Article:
One catch: How do you best go about implementing this critical innovative approach? That’s the No. 1 question human resources leaders are asking themselves today.
The second and third most-pressing questions: What is inclusion? What does diversity genuinely mean? Neither is a problem or an initiative. They’re colleagues you walk the hallways with—and leaders whose various perspectives will strengthen your company.
In the meantime, this awareness has created countless jobs and brought refreshing new experiences to HR departments. Today, employers across various sectors seek out job boards and recruitment firms specializing in broader talent markets. For example, recruiters now visit majority-minority colleges and job fairs. There is also a significant transformation at the C-suite level, where businesses now recognize that their leadership page may not reflect who they really are or strive to be.
It’s true that companies can no longer afford the image management, reputational risk and perception of homogeneity. More pressing is that can no longer jeopardize their growth by overhearing one group and under-hearing another with collective groupthink.
The only way to diversify and grow externally is to diversify and grow internally—a truth that’s more evident now than ever.
Is the Great Resignation Really the Great Reshuffle?
You’ve heard about it by now: The Great Resignation, the surging turnover, the constant revolving door, the record number of quitters.
Not just in the U.S., where Americans closed out 2021 by quitting their jobs at a record pace and job openings hovering near all-time highs, but worldwide. Many Western economies have fewer workers than they did before the pandemic.
But people aren’t genuinely leaving the workforce. Instead, they’re changing jobs and often careers. And the desire for a more balanced work-life structure is repeatedly at the core.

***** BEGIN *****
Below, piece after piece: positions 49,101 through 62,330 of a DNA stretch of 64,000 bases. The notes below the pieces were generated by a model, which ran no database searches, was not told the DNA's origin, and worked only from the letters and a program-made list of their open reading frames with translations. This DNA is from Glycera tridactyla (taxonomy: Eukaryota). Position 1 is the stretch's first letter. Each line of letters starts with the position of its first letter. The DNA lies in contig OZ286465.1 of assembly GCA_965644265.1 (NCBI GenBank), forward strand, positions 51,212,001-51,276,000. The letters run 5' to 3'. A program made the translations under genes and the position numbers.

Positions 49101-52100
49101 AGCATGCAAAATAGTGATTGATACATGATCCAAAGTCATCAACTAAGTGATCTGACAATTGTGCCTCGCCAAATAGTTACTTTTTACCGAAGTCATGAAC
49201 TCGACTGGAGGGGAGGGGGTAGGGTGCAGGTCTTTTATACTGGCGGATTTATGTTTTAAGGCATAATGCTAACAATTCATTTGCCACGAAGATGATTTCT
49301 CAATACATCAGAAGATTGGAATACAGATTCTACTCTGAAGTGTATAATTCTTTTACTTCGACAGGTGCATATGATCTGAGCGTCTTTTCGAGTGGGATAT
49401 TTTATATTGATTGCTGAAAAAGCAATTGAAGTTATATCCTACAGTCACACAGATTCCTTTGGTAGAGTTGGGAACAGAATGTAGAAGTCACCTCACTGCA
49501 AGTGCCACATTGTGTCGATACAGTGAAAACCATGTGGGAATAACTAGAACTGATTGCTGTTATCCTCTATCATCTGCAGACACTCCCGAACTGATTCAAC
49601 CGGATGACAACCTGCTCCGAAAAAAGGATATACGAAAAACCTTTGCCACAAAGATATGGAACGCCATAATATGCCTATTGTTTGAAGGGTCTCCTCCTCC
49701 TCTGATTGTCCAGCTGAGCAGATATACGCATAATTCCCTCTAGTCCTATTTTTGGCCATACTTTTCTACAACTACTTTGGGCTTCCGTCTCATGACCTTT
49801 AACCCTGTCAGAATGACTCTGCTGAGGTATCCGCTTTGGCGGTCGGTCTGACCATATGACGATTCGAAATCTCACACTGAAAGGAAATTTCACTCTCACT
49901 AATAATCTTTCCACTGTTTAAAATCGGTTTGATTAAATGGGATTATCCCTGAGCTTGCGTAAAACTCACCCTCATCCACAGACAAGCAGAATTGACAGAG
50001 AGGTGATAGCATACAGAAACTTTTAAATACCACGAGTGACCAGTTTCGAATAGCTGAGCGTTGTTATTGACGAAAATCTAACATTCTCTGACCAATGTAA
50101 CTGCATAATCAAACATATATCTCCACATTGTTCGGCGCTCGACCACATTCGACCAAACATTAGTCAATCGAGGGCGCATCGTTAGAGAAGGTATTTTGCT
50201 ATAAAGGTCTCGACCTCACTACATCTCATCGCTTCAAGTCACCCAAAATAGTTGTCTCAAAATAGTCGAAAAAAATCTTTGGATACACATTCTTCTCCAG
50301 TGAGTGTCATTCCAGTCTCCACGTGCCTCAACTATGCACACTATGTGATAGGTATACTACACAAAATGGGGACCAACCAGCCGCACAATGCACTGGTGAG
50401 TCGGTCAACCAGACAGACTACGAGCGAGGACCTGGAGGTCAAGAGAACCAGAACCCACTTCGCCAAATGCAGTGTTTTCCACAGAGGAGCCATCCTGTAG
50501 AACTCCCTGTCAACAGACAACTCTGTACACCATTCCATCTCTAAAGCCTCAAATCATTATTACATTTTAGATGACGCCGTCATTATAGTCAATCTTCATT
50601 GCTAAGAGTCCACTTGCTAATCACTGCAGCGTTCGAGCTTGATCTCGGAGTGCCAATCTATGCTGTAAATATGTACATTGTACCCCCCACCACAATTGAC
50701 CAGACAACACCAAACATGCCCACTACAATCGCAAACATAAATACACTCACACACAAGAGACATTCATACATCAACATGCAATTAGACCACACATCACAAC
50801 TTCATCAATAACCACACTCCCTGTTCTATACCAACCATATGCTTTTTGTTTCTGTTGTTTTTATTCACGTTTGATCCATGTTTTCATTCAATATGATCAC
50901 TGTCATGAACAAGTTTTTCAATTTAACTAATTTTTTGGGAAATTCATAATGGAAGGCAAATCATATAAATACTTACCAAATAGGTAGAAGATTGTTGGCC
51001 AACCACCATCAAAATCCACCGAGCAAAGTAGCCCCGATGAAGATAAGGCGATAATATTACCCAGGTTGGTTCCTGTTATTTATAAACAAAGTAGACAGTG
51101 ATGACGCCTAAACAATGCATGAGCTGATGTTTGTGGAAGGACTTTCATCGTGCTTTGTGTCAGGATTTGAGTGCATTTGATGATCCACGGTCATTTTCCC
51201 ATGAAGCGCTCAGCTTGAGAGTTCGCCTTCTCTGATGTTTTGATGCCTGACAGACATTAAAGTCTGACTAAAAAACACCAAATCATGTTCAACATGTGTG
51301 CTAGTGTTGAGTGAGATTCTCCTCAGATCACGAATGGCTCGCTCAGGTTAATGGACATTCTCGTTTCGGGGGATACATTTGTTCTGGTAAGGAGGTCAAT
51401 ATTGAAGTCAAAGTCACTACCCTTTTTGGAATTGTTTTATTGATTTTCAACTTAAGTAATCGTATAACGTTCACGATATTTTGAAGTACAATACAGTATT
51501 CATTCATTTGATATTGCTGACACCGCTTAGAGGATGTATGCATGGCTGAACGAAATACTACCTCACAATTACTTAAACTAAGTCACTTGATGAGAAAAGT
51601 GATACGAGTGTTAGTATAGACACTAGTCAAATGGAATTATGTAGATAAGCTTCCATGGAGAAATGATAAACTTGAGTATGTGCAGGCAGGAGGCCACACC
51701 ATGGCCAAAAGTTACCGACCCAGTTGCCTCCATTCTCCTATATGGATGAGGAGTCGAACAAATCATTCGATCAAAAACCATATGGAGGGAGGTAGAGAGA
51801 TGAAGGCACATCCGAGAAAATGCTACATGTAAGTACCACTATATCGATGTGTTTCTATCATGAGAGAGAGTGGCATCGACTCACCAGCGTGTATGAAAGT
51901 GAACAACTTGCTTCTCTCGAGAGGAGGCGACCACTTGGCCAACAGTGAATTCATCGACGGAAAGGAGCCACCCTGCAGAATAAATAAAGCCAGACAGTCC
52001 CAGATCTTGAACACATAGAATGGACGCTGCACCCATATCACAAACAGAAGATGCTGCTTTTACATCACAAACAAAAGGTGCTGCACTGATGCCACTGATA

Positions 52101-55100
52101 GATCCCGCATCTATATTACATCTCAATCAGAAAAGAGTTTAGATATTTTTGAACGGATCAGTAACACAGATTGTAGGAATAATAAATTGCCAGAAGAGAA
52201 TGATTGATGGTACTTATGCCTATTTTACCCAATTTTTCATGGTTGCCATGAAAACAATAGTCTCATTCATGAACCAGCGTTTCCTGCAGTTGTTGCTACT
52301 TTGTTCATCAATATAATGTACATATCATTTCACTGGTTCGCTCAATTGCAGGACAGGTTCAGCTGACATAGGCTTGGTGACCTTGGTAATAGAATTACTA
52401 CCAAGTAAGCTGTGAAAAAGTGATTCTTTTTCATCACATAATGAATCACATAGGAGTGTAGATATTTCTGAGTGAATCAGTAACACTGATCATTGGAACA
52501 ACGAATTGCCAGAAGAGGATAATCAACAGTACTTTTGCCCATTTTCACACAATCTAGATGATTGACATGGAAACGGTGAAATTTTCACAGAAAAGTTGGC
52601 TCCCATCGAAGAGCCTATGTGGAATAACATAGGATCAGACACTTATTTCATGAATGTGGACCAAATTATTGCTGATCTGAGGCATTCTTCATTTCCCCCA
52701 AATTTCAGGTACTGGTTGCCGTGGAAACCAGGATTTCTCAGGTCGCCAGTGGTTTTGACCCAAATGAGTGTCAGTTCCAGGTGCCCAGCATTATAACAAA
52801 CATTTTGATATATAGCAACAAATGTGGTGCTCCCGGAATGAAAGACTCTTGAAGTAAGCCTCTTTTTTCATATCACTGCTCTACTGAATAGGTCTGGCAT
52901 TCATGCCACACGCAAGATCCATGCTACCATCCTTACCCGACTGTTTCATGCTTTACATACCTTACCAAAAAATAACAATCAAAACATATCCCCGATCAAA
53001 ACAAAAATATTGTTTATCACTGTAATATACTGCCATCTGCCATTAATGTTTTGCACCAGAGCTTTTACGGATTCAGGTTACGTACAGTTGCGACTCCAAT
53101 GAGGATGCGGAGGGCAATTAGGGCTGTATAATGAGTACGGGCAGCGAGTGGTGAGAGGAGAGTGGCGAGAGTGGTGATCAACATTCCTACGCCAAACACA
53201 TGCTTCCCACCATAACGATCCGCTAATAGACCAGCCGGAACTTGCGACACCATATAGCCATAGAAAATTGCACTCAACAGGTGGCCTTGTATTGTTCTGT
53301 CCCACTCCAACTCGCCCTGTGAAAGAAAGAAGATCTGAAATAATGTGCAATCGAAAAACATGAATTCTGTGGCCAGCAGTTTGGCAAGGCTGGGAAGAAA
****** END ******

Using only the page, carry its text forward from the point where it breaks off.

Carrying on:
The days of employers mandating when and where employees work are—for now—obsolete. Instead, employees are in the driver’s seat. Their destination? Continued remote work, maybe some hybrid workdays, flexible scheduling and improved behavioral health programs. They want a more positive culture and a new way of evaluating their production. It’s about quality, not hours worked.
And what purpose are they serving? Are they making a difference? Is their employer?
It’s the Great Reshuffle, really—not just for employees but also for employers. Efforts are underway to stem the tide. Businesses are rethinking their approach to hiring, training and development. For instance, the requirements for employment could be changing for some. Genuine work experience could override the need for a college degree. If work experience is lacking, employer-sponsored training such as credentialing, upskilling and reskilling could be next.
It’s all about opening doors for candidates in other sectors and those with different racial and ethnic backgrounds to move into industries that previously had limited opportunities for them. Each of these sectors has drastically changed how they view and recruit talent—a trajectory that current economic indicators and hiring trends suggest will keep the market leaning in favor of candidates well into 2023.
Michelle DesChenes is managing director of GattiHR, a leading talent solutions company and the largest HR specialized search firm in the United States.